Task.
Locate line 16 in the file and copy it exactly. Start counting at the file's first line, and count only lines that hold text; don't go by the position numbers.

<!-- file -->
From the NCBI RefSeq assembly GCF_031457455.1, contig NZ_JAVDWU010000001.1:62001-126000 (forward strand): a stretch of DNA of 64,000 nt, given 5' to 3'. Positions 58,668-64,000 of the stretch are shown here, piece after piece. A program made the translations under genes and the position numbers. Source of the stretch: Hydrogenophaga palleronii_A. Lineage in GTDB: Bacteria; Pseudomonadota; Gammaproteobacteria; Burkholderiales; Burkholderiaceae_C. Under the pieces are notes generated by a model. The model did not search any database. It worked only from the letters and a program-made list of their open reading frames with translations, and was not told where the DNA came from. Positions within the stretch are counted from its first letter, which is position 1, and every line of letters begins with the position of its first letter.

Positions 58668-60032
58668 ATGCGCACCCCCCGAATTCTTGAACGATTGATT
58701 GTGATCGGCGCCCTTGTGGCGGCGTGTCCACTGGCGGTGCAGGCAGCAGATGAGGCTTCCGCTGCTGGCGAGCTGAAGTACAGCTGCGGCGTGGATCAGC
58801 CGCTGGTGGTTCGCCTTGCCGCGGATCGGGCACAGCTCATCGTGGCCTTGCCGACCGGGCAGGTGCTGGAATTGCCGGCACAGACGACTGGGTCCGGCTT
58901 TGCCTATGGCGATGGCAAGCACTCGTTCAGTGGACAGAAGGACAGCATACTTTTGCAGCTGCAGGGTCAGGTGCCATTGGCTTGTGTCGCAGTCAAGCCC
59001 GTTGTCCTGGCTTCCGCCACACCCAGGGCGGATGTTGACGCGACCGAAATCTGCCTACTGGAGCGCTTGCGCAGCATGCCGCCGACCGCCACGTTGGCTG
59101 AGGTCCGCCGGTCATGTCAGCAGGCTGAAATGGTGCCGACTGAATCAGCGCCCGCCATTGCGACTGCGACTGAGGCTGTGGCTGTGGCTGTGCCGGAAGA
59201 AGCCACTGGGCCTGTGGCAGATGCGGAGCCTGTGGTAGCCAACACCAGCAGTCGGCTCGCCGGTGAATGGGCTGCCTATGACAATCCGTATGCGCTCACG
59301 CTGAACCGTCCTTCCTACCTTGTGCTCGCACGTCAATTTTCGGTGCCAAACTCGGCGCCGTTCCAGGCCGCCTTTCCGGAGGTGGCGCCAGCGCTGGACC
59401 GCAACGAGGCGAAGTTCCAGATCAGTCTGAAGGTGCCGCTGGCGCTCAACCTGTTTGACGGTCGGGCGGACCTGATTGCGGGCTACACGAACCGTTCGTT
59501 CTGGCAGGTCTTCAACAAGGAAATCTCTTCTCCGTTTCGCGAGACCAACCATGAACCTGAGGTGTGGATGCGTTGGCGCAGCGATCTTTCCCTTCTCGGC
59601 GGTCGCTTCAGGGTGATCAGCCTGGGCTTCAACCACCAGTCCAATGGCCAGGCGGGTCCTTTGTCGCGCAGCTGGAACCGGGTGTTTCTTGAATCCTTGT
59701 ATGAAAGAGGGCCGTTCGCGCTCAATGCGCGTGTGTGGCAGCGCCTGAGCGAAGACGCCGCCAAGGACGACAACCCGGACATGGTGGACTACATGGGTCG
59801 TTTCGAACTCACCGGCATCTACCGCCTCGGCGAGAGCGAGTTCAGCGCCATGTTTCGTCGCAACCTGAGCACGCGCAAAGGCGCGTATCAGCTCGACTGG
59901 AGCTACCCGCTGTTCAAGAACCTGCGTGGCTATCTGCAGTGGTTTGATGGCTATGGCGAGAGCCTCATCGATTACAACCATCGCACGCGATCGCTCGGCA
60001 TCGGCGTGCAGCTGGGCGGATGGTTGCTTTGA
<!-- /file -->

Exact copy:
59901 AGCTACCCGCTGTTCAAGAACCTGCGTGGCTATCTGCAGTGGTTTGATGGCTATGGCGAGAGCCTCATCGATTACAACCATCGCACGCGATCGCTCGGCA